Superstitions in India

The blind belief in omens, augury, magic, magic formulas, useless rituals and superstitions have given rise to a mushroom growth of babas, swamis, tantriks, priests and godmen. There are numerous divine babas – Balti baba, Bhoot baba, Satellite baba, Computer baba, to name a few. Then there are godmen like Surya Swami, Chandra Swami, Mangal Swami, etc. Even in this age of rapid advancement of science and technology, modern man is afraid like his primitive forefather living in the cave and connects his misfortunes with mysterious and unknown forces and seeks help of the tantriks and godmen to avoid them. Such a state of mind gives rise to various types of superstitions, blind faiths, rituals, practices etc which are not only absurd and ridiculous but sometimes quite horrible. Animal and occasionally human sacrifices to appease the unknown black forces reflect man’s intellectual bankruptcy, primitiveness and ignorance. It shows how people are still obsessed with superstitions. They wear stones, rings, armlets, believe in talismanic charms and pay through their nose to the soothsayers, crystal gazers, astrologers, tantriks, babas and godmen.

People still believe in omens and auguries. They are afraid of number 13, crossing of their path by a cat, or spilling of the salt. The eclipse of the sun and moon, the sight of a comet or shooting star, cries of owls, ravens, weeping of cats, howling of dogs, and jackals or braying of the donkey at certain hours still send a chill down their spine and they resort to all sorts of foolish practices to ward off the imagined harm and evil. All superstitions have their origin in human psychology of fear of ill luck, insecurity and the dread of inexplicable forces in nature. When some phenomena cannot be understood or explained, people start dreading them and assign them divine, supernatural and mysterious origins. Tantriks, preists, godmen and babas and other vested interests also help in spreading superstition to make fast buck out of gullible and credulous public. Some times ago the rumour and superstition that the idols of Hindu gods and goddesses were drinking offered milk caused quite a flutter and thousands and thousands of people were made fool and a laughing stock.

Superstitions find a fertile soil and breeding ground in human ignorance and lack of scientific knowledge. The less a community is educated and enlightened, the more it tends to be superstitious, backward and gullible. In such communities the astrologers, priests, magicians, babas, godmen and charlatans have a very good business.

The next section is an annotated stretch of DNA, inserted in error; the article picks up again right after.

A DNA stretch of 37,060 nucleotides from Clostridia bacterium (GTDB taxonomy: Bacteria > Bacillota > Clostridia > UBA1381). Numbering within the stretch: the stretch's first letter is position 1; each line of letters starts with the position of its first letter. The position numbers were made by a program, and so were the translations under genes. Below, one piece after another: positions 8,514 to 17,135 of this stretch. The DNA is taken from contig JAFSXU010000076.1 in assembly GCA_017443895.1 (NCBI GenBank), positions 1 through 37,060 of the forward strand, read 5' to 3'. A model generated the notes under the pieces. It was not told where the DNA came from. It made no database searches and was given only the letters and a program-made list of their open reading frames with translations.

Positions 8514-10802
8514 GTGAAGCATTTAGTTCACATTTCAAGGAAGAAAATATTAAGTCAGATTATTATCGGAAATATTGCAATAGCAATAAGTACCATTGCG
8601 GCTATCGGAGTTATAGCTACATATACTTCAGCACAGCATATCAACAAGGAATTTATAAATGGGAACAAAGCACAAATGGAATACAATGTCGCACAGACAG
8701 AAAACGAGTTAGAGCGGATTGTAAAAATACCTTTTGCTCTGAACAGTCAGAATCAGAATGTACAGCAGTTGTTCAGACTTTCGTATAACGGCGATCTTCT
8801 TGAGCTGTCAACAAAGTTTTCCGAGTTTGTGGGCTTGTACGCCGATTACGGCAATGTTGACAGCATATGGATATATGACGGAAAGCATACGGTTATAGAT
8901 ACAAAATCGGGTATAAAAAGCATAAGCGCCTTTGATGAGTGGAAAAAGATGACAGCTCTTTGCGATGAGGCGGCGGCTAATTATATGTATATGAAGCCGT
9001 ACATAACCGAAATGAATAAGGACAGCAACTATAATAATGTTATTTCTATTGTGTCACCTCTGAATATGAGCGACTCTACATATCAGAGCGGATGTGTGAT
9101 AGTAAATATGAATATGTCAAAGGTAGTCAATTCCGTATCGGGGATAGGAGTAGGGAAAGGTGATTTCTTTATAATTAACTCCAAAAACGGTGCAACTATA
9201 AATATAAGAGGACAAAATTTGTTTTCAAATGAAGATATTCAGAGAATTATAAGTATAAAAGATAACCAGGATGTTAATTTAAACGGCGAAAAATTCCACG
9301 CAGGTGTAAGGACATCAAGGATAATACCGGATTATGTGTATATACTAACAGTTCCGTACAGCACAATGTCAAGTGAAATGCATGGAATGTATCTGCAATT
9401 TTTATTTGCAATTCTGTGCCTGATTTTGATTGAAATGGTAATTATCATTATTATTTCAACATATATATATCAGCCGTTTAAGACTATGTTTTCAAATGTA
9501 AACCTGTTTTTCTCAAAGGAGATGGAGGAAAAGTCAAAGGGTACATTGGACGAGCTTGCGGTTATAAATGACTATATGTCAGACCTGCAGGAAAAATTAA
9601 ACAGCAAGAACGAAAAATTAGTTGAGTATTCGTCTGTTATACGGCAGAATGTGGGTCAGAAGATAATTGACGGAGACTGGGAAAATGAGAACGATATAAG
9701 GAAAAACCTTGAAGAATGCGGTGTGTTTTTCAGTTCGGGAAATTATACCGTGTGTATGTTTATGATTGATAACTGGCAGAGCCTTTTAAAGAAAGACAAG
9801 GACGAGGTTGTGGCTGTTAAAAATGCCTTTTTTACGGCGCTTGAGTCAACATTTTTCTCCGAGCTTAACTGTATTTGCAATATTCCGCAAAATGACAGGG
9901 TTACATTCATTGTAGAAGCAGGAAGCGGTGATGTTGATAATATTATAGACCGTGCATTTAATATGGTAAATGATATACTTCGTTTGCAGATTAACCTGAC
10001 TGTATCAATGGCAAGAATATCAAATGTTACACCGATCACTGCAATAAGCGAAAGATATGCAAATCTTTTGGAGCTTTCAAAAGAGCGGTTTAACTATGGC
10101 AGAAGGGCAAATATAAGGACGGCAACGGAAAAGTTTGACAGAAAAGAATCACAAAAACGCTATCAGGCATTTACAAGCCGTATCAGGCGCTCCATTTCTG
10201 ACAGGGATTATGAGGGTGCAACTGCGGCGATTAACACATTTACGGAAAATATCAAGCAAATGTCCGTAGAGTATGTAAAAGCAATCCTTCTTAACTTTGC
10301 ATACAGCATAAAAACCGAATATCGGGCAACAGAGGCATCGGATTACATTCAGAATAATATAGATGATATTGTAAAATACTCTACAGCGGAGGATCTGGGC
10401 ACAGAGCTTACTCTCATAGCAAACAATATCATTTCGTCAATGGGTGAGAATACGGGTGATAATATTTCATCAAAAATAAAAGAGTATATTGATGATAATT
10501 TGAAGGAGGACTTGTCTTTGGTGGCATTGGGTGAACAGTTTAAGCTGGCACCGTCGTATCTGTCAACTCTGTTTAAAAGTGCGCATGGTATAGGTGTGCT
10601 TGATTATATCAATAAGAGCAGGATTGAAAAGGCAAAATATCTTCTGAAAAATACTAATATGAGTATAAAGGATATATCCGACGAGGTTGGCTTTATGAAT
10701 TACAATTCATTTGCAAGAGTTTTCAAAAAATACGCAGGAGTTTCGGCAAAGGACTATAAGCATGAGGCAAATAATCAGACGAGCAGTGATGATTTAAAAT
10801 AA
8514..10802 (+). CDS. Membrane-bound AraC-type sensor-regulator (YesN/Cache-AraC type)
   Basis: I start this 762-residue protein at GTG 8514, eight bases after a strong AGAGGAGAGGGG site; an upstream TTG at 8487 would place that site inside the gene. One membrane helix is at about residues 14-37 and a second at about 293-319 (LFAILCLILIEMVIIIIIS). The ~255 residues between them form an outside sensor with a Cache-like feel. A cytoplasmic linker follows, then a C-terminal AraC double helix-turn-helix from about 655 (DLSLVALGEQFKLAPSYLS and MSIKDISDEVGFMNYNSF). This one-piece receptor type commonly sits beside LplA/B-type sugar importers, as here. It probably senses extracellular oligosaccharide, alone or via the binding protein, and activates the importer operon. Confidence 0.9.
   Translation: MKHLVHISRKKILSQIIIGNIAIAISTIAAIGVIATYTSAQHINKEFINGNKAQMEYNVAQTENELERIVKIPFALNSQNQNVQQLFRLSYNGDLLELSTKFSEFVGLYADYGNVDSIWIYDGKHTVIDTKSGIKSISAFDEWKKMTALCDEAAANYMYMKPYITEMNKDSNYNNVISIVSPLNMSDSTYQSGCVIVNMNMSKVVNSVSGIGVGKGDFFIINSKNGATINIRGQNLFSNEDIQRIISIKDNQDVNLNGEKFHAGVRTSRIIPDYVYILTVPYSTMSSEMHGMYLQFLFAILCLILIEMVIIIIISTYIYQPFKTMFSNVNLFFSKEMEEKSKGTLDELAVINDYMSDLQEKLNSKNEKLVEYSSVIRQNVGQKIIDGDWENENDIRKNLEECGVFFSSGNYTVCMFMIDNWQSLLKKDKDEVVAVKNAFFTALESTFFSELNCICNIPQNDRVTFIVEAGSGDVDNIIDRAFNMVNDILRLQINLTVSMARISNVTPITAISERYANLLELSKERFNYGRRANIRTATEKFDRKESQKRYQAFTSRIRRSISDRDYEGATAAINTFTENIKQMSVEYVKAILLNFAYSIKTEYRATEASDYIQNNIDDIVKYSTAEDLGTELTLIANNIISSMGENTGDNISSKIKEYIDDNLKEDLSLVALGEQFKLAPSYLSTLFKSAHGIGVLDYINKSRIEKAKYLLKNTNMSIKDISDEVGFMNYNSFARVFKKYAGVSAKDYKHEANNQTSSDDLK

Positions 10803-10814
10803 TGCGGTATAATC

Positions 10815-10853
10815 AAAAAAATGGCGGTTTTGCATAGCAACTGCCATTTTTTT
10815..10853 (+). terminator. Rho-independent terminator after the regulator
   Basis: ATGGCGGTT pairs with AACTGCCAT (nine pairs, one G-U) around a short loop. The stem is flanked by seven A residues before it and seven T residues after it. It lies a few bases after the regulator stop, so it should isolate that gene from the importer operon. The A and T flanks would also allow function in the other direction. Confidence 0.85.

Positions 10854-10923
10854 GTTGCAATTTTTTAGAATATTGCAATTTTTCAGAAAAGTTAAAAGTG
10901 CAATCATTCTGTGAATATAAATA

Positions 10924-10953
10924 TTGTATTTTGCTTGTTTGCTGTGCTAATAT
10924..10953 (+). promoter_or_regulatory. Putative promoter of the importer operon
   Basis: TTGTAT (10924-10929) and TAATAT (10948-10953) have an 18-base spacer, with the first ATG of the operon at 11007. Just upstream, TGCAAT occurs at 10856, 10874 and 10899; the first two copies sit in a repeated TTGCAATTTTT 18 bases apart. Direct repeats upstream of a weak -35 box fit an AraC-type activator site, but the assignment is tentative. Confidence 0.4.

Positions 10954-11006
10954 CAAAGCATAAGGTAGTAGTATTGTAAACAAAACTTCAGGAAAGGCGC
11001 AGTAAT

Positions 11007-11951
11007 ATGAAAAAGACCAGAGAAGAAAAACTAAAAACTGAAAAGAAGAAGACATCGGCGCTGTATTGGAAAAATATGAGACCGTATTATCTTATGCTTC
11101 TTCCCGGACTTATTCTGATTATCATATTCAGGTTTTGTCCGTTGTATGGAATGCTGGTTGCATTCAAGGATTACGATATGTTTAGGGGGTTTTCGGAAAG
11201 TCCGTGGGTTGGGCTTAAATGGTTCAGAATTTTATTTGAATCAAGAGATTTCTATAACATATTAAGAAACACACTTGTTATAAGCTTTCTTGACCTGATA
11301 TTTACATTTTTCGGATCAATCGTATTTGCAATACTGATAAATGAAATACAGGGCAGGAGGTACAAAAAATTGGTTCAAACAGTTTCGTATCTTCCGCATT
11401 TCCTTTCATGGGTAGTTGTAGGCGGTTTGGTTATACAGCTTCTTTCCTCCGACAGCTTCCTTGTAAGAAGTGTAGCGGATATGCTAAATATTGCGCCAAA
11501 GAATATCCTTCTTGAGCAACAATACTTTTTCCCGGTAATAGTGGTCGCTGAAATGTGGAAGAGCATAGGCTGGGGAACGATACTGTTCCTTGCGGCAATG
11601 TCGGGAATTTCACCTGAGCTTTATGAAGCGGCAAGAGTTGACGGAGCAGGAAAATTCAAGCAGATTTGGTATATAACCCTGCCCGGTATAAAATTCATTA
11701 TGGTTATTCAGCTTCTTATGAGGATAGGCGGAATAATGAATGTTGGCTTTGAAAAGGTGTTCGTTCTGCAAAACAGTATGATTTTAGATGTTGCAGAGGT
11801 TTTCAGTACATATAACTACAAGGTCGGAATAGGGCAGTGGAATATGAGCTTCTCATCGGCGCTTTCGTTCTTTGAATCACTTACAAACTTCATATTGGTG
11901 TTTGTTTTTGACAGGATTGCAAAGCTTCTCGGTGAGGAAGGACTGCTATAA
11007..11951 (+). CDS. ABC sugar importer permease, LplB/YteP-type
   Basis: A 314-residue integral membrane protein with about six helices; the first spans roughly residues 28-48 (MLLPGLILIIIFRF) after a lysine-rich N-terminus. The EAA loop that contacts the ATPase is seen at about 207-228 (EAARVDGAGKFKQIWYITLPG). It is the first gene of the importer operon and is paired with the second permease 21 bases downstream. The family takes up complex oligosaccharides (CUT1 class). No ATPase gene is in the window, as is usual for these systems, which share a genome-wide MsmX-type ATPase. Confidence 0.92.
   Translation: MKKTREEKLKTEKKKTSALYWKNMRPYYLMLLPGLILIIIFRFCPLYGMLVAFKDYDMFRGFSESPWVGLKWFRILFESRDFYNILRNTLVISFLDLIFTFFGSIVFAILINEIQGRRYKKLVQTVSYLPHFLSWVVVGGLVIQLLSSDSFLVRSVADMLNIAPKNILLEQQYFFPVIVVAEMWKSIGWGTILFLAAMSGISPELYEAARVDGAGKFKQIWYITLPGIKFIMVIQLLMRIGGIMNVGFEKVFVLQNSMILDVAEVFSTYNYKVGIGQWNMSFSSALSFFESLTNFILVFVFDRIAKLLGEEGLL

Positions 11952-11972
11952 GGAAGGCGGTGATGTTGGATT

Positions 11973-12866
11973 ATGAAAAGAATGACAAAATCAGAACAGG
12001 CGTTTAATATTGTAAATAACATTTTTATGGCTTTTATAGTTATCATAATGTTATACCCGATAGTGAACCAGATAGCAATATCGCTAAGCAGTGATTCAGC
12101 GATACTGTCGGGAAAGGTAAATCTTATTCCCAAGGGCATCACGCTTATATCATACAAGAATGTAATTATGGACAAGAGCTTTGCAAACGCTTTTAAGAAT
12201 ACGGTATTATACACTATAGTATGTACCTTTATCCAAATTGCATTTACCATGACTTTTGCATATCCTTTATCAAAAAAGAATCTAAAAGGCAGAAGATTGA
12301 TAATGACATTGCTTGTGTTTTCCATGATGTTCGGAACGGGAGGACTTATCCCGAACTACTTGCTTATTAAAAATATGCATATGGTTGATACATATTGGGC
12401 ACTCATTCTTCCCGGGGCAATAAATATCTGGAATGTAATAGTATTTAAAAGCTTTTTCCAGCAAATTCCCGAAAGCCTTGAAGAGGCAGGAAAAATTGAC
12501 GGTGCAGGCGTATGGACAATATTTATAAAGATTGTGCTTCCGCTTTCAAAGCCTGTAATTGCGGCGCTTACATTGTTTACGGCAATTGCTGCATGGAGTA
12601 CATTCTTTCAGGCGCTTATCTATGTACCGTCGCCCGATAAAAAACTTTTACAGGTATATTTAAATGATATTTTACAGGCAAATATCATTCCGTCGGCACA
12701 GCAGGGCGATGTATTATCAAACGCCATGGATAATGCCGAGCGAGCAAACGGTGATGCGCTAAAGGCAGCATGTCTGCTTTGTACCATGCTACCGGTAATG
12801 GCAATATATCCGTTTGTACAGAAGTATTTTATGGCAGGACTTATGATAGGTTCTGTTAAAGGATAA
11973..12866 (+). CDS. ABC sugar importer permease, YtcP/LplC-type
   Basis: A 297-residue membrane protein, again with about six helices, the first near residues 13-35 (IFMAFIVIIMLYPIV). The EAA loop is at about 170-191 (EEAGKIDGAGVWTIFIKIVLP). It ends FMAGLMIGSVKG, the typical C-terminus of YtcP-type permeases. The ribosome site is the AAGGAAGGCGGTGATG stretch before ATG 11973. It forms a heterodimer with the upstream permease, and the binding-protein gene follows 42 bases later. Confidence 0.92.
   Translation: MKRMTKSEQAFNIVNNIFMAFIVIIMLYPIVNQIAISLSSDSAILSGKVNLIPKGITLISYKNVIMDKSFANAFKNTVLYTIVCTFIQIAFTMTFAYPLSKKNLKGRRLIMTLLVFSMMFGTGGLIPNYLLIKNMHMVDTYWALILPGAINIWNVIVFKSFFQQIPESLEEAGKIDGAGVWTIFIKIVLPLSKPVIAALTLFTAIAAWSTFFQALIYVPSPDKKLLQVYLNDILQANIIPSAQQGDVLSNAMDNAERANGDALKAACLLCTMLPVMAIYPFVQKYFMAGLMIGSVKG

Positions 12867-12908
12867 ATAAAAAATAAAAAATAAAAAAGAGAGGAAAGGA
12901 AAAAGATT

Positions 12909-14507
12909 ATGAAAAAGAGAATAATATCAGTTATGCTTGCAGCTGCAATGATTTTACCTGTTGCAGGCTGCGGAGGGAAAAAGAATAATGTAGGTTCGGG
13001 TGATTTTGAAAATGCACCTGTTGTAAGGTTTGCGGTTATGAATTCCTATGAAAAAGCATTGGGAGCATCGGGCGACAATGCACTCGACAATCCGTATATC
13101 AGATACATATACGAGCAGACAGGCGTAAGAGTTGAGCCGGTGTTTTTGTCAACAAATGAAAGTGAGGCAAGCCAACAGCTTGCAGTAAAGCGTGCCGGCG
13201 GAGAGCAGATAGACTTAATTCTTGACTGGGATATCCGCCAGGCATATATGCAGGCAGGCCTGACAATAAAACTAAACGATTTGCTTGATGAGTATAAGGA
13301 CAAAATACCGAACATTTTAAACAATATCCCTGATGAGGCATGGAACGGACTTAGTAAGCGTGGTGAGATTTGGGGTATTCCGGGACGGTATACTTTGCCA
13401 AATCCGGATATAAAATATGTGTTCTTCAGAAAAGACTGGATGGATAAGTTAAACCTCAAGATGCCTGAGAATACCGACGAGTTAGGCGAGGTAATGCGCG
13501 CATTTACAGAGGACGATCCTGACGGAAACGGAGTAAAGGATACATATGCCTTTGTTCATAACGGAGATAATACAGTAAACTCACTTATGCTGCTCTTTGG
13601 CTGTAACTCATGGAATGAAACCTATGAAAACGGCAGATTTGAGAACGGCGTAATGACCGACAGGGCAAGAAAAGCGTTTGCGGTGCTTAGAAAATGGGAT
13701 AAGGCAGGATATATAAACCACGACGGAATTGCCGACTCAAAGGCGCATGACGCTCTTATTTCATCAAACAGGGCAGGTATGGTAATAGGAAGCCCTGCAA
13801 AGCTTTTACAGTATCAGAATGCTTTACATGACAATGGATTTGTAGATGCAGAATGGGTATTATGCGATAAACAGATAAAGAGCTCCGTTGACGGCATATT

Much fraud is being perpetrated in the name of astrology, palmistry, occult science, rituals and so called religious faiths. These weaken the faculty of human reasoning and make men more gullible, credulous, helpless and miserable. Superstitions are great curse. Superstitious fear, ignorance and lack of scientific temper have done immense damage to our progress and development. Superstitions are vile as they deprive us of self confidence, self control and rationality by weakening our will power and spirit.

Man is still afraid, awed and haunted by the fear of the unknown and inexplicable and wants to ward off the imagined trouble and suffering through the observation of the rituals, offering to ghosts, appeasement of the spirits of the dead and the worship of the stars and plants. There are lucky and unlucky numbers, days, animals and birds. A worn out horseshoe fixed the right way up the door of the house is supposed to bring good luck and prosperity. English people still think number 13 as inauspicious and ominous and refuse to occupy room no. 13 in hotels. Belief in charms, supernatural powers, ghosts, goblins, witches, evil spirits, spiritual healing etc have their deep roots in our superstitions.

Fortune telling has become a big business. Newspapers, magazines and periodicals have regular columns on weekly fortune of the readers. No newspaper or magazine can afford to miss it such is its popularity. Superstitions are thriving on a large scale under the auspices of various cults, religious sects, godmen, priests and so called babas swamis and prophets of gods. They prevail in every society, nation and community. Sometimes they are absurd, foolish and ridiculous to the limit of primitive ignorance. All superstitions have common origins. This is the age of reason and science and yet many old superstitions continue. Consequently, astrologers, soothsayers, godmen and priests are in great demand. We are actually the maker or spoilers of our destiny. The heaven or the hell lies within ourselves and yet we blame the stars and the constellations for our misfortune. And the vicious circle continues endlessly.

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